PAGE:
For the tens of thousands of Kosovars in the camp, life is defined by lists and lines: lists of who will make it to other Western countries, lists of the massacred, of families separated and children lost, and of war crimes; lines for water and food and toilets, and lines to get on the lists for transfer elsewhere. Everyone had heard rumors of people paying bribes to local volunteers working for the aid agencies.

The camp seemed to have doubled in size since I'd first been there, ten days earlier, and a sickening sense of permanence suffused the place. Macedonians had opened shops for snacks, produce, teakettles, and camping stoves. People hadn't washed in weeks. Fights were breaking out. From an oversized Army tent we heard the out-of-tune voices of children singing a K.L.A. song, and I was reminded of the comment of an aid worker who had been in Gaza: "Nothing to do, lost their homes, nowhere to go, perfect recruiting ground for soldiers." Hovering throughout, near the bread lines, the Adidas basketball nets, the Israeli medical tents, and the mobile-phone queues, were the giant white satellite dishes transmitting the spectacle to the world.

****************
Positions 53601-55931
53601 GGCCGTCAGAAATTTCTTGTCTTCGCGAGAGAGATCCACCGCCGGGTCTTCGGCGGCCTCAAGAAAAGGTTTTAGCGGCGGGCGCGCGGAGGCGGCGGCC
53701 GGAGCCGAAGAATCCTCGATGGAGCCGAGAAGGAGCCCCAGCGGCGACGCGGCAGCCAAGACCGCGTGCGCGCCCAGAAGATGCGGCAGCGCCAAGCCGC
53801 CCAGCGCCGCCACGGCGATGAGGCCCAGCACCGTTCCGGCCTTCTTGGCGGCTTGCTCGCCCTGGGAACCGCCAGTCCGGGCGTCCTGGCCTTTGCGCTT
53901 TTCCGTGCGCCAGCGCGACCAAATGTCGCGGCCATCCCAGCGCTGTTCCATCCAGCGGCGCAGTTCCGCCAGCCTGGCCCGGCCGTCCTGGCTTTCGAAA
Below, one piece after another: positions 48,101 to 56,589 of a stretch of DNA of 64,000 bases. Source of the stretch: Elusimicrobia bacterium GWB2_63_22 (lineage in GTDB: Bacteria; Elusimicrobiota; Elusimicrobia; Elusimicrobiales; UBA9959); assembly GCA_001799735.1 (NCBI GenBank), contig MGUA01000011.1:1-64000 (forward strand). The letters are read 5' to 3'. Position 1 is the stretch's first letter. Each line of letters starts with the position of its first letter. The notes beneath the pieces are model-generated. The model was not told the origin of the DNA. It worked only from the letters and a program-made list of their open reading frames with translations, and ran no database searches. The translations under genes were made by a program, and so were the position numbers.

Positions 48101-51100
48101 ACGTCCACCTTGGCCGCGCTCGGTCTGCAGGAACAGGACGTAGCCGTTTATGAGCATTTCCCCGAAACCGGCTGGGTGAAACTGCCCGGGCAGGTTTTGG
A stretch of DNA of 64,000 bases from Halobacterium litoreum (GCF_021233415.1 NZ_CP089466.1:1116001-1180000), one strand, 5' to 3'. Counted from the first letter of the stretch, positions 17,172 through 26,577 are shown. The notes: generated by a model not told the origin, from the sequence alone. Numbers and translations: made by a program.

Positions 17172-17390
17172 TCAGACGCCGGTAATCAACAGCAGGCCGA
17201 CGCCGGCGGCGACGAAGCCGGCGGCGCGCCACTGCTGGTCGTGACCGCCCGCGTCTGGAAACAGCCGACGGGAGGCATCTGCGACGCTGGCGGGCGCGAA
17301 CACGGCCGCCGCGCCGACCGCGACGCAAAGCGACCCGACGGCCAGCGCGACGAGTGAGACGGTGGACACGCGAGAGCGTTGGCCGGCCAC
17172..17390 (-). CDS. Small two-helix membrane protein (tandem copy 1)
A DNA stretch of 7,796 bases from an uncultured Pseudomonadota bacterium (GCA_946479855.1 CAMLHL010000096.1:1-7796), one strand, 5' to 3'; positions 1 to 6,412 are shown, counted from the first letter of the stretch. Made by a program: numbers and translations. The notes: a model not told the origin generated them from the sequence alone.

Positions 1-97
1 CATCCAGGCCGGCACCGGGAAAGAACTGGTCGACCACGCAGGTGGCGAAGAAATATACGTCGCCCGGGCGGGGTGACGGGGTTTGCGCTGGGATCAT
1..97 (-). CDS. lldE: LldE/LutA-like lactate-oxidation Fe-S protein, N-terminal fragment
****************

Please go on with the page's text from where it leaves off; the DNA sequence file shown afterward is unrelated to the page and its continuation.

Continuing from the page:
Beni and I found his cousin Beti and her children in Tent No. 173. A box of fresh tomatoes, onions, and cucumbers, along with the refugee's essential item-a plastic jerry can for water-sat by the entrance. Beti was red-faced and exhausted. After the way she'd been treated at Blace, she said, she had no desire to live in Macedonia, and she had put her family on a list for France. When we left, Beni hugged them all, then turned away quickly and shifted his baseball cap back and forth on his head. As we walked up the hill to another encampment, I saw that he was struggling not to cry. He said that when he saw how fragile Beti was he couldn't bring himself to tell her that her brother had been killed in an artillery attack. The family had put him in a coffin to bury him, but the next day the shelling intensified, the family fled, and her brother remained behind.